Entries in recipe (474)

Saturday
Feb032018

An Italianish brioche

To no one's surprise, I am a baker.  So this should be no surprise that that many of the people I follow on Instagram are bakers.  The Sullivan Street Bakery Cookbook has come up a few times.  It is always very interesting to see what other cookbooks other bakers are interested in.  Especially those of us who make bread.  I have not gotten very deep in the volume I got for Christmas!  That is going to be interesting when I do.  Beware close friends!  I may be hitting you up to receive bread!

I was able to get the cookbook from the library.  Which is my preferred first choice of reviewing a cookbook.  I flipped through it.  I have heard of Jim Lahey and no-knead bread before.  If you want to do this technique, I think it is great and more power to you.  You will have fresh bread at home and that is the goal.  Personally, I have been baking too long and it is too messy and fussy for me.  Saying that, he did have a brioche recipe that I wanted to use as a guideline.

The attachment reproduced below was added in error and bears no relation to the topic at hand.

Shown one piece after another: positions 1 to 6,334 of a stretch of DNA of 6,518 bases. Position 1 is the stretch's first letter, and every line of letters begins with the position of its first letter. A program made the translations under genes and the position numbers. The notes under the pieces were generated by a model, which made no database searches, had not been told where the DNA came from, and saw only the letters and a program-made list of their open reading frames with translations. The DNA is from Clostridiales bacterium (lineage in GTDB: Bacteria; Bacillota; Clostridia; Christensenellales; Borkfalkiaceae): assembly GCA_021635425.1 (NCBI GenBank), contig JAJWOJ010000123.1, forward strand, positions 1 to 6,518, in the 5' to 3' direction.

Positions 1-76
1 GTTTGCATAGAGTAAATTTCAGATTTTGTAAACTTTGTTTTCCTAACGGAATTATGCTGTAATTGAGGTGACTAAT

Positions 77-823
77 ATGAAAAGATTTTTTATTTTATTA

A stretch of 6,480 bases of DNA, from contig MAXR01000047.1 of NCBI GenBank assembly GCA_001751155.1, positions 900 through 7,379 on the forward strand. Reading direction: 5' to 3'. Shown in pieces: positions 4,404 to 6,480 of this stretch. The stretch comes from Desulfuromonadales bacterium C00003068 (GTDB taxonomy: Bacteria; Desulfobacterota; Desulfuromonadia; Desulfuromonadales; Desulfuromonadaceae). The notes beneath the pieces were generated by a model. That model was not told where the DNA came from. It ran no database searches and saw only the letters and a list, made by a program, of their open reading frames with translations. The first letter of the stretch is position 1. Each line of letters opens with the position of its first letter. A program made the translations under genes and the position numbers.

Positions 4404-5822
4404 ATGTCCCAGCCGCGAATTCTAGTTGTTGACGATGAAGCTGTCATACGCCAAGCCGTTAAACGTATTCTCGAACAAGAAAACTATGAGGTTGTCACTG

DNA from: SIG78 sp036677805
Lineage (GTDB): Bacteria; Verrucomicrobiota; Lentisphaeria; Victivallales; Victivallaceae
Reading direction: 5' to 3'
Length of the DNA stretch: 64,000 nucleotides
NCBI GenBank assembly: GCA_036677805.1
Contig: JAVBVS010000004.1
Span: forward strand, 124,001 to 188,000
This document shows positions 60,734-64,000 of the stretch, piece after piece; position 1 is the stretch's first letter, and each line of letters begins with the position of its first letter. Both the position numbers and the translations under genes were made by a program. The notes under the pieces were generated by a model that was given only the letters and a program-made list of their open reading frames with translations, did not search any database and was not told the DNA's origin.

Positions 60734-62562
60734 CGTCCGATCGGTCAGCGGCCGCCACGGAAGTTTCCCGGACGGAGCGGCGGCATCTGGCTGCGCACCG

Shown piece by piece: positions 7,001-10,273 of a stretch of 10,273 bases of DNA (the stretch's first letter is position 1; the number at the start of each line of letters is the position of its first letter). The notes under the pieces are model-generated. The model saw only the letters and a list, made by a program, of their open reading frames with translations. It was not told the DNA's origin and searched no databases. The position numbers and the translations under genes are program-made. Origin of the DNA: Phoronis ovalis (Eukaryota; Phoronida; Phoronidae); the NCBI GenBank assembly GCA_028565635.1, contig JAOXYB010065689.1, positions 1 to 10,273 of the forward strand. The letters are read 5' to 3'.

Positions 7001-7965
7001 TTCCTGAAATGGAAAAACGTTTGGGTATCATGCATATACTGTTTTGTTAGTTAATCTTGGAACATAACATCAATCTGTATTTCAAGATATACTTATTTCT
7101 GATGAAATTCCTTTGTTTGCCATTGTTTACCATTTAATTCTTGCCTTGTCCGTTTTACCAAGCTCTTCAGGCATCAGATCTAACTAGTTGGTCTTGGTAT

To be completely honest, I like a good brioche better then a good croissant.  The main problem is that most purchased brioche are on the dry side, tending to stale.  It is just the amount of butter, eggs, and milk that are in them.  I have good brioche recipes so I was not really on the look out for another one.  According to Jim Lahey, this was an Italian style one.  Not quite so plain.  Was I going to give an Italian brioche recipe a try?  Of course!  I am not an Italian grandmother but I have been accused of those tendencies.